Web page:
Across the country, the ten day long, Ganpati festival is usually celebrated with prayers, processions and prasad. Though the current pandemic necessitates us refraining from large gatherings, there are no restrictions on having a grand culinary celebration at home!
Like any festival, food forms a big part of Ganesh Chaturthi traditions. Various sweet and savoury dishes are offered to please Lord Ganesha. These are known as prasad. After the offerings are made, they are served amongst devotees, and are considered a sort of blessing. Here we’ve put together some recipes from across the country for you to try.
Prasad Ideas for Ganpati
This is Tamil Nadu’s own version of Lord Ganesha’s favourite dessert, the modak. Here, rice flour pockets are stuffed with sesame seeds, jaggery and cardamom, before steaming. Sesame seeds add fibre and protein to this sweet. These seeds also contribute to healthy bones and are great in antioxidants.
Across the country, many different varieties of the modak are prepared using ingredients like coconut, bananas and mava.
Undrallu is a popular dish made in Andhra Pradesh. It can be prepared as either a sweet or savoury dish. Savoury undrallu is made with chana dal, rice, rava (semolina) and spices. The ingredients are cooked, formed into balls and steamed before serving.
As it is steamed, it is a healthier prasad. Undrallu contains chana dal and rava which are a good source of protein and fibre, both of which slow down digestion and increase the feeling of satiety between meals. Rava also contains B vitamins like thiamine and folate, which play an important role in our body, including helping convert food into energy. Additionally, rava is a good source of iron and magnesium.
If you enjoy making sweets for Ganesh Chaturthi, don’t leave out this sweet Maharashtrian flatbread. To make puran poli, dough is stuffed with a filling of cooked chana dal, jaggery, nutmeg and cardamom, and rolled out before roasting. The final product is enjoyed with a drizzle of ghee. When you make puran poli this year, opt for Tata Sampann Chana Dal which is unpolished. This makes it a cleaner and pure alternative to loose chana dal available in the market.
‘Chhena poda’ means roasted cheese in Odia. This delicious specialty from Odisha is made with paneer, cashews, raisins, sugar, rawa and cardamom. The ingredients are mixed together and baked until the chhena poda forms a deep brown caramel glaze.
Wondering what adds the health quotient to this sweet? It is the paneer. It a great source of protein and calcium. For vegetarians, paneer is a must-have as it helps in fulfilling the protein need of the body.
Golpapdi is a specialty in Gujrati households. This sweet for Ganesh Chaturthi is prepared by roasting wheat flour with ghee, adding jaggery and spices, and pouring it into a sheet to cool and dry. Once cooled, it is cut into yummy bite-sized squares that offer a bit of crunch.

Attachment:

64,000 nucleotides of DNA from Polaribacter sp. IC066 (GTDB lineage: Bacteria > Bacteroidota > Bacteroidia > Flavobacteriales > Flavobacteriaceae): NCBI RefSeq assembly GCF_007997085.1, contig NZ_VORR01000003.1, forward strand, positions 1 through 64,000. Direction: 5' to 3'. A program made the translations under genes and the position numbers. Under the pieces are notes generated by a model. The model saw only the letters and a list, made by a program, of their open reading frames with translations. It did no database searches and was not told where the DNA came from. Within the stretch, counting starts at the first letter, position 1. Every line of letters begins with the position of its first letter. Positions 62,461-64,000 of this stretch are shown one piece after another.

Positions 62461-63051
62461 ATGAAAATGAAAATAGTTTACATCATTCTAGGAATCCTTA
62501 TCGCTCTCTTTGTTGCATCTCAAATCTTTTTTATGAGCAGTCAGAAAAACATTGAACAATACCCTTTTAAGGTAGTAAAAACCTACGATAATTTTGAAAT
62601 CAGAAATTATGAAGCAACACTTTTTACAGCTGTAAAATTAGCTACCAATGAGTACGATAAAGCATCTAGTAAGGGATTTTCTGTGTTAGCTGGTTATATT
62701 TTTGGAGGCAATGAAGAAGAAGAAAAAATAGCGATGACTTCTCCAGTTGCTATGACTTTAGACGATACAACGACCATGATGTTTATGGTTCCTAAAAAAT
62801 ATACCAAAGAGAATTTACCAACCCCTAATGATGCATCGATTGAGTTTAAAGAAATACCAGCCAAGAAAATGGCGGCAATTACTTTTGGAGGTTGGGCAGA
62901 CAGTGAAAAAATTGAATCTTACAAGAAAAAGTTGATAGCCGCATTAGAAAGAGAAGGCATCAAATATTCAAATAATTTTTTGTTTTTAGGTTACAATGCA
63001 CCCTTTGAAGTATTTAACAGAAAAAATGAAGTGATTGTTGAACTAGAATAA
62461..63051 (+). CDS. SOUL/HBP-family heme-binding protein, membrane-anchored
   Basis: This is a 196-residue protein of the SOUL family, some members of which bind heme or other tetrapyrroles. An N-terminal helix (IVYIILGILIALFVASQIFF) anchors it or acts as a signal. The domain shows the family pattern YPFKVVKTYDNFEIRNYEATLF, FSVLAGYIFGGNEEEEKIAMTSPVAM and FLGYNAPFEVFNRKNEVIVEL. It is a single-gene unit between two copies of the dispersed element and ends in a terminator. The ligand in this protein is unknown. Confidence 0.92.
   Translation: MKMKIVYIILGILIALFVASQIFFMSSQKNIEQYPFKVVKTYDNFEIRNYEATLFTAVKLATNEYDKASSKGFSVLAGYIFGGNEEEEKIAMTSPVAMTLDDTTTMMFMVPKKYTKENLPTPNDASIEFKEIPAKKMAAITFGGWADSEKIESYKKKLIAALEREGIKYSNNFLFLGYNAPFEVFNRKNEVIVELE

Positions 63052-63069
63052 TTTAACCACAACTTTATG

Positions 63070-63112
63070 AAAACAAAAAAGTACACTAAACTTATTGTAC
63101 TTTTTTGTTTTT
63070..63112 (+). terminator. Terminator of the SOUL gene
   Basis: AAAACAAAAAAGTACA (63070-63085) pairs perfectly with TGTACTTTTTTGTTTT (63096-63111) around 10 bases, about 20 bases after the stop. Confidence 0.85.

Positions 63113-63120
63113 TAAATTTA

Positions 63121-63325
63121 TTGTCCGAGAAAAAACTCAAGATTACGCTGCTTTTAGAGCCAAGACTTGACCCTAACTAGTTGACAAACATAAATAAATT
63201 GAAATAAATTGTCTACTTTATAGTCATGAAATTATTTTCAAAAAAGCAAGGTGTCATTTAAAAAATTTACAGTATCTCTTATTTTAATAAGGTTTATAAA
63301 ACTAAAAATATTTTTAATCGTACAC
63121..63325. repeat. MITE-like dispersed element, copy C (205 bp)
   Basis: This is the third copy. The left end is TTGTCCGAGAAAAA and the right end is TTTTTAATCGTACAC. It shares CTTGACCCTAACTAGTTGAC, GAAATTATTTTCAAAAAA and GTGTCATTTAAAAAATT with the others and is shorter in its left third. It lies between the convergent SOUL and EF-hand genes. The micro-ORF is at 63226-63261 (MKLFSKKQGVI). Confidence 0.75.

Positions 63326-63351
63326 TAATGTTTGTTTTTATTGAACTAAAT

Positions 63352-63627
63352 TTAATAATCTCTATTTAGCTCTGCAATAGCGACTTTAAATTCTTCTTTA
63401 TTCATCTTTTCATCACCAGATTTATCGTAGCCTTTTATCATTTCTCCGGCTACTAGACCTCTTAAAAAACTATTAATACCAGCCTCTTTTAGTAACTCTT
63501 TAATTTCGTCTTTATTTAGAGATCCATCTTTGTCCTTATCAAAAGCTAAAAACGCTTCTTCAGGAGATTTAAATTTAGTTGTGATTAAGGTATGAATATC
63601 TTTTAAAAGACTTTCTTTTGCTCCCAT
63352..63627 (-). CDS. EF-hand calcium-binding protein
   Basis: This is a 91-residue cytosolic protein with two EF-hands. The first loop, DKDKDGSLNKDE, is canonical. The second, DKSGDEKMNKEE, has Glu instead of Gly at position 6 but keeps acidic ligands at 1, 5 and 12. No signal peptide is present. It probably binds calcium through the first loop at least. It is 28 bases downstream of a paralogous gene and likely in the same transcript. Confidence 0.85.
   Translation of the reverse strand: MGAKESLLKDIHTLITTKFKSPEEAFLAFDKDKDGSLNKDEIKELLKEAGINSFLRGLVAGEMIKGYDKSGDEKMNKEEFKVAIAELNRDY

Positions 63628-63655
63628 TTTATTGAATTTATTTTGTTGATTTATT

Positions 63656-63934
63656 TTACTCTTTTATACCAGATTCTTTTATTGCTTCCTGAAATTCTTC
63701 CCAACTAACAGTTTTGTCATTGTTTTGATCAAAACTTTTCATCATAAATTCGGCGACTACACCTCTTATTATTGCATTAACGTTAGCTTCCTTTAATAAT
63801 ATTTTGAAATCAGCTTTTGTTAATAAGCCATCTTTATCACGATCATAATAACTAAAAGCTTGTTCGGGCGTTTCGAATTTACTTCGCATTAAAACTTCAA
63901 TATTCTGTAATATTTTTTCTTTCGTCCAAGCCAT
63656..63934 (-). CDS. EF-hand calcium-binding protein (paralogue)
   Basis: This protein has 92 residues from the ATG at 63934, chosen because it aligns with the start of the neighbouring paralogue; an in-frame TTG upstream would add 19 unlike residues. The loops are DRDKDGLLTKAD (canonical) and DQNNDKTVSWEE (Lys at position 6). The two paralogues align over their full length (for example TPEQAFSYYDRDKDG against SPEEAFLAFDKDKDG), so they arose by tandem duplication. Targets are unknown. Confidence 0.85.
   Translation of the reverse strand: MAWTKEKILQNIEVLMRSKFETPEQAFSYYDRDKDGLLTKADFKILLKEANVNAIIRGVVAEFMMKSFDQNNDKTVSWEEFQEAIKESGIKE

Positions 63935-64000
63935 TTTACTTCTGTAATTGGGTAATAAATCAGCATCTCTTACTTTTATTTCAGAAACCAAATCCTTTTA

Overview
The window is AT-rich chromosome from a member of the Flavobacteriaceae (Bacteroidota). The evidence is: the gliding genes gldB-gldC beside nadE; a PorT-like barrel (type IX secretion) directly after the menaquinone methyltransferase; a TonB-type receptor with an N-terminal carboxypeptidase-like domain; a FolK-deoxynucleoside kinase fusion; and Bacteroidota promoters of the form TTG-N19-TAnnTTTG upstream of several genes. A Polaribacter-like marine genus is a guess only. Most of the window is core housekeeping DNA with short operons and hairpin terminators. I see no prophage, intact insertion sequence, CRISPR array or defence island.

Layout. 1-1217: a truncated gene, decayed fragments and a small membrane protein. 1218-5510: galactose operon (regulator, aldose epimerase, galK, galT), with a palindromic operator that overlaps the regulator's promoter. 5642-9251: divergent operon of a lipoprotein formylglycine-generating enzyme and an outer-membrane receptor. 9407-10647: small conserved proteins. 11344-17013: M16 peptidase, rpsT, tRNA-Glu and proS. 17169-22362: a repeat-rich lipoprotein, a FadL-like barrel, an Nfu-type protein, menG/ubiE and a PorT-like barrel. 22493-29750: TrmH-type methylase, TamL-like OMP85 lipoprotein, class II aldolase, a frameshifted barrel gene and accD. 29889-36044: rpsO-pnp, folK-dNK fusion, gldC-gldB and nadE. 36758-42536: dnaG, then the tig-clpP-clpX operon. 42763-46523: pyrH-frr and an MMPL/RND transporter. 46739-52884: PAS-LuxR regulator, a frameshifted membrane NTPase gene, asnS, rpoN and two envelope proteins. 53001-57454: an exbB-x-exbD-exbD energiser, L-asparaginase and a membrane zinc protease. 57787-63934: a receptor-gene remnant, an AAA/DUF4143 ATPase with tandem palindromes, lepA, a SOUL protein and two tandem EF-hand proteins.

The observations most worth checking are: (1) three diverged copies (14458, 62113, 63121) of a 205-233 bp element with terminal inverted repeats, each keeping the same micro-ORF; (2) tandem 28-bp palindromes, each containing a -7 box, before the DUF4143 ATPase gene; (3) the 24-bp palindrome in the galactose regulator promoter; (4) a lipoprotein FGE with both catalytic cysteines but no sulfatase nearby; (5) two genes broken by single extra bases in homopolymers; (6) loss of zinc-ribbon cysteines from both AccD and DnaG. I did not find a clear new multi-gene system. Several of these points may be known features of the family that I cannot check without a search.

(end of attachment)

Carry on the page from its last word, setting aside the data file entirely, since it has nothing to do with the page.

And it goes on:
This prasad recipe is popular in West Bengal. It is made from mashed bananas and jaggery, mixed with wheat flour and milk, and topped with grated coconut and dried fruit. Aside from a tasty dessert, it makes a nutritious breakfast too.
This Assamese sweet for Ganesh Chaturthi is made with rice flour, jaggery, grated coconut, coconut milk, ghee and cardamom. This is a simple sweet to make as there is no cooking involved. The ingredients are simply mixed together thoroughly and formed into balls which are then ready to enjoy.
Coconuts help add manganese to your diet, which is essential for bone health and the metabolism of carbohydrates, proteins and cholesterol. They’re also rich in copper and iron, which help form red blood cells and selenium which is an important antioxidant that protects your cells.
Roth is a sort of fried biscuit that is prepared in Kashmir. It is prepared by mixing ghee with milk, sugar, whole wheat flour and cardamom powder. These ingredients are kneaded into a dough, formed into biscuit-like circles, pricked and rolled in khus khus before frying and serving.
Which of these recipes will you try this festive season? Tell us in the comment section below.
- Enhancing nutrition with pulses: defining a recommended serving size for adults [NCBI]
- The role of dietary coconut for the prevention and treatment of Alzheimer's disease: potential mechanisms of action [NCBI]
- Preparation of semolina from foxtail millet (Setaria italica) and evaluation of its quality characteristics [Science Direct]
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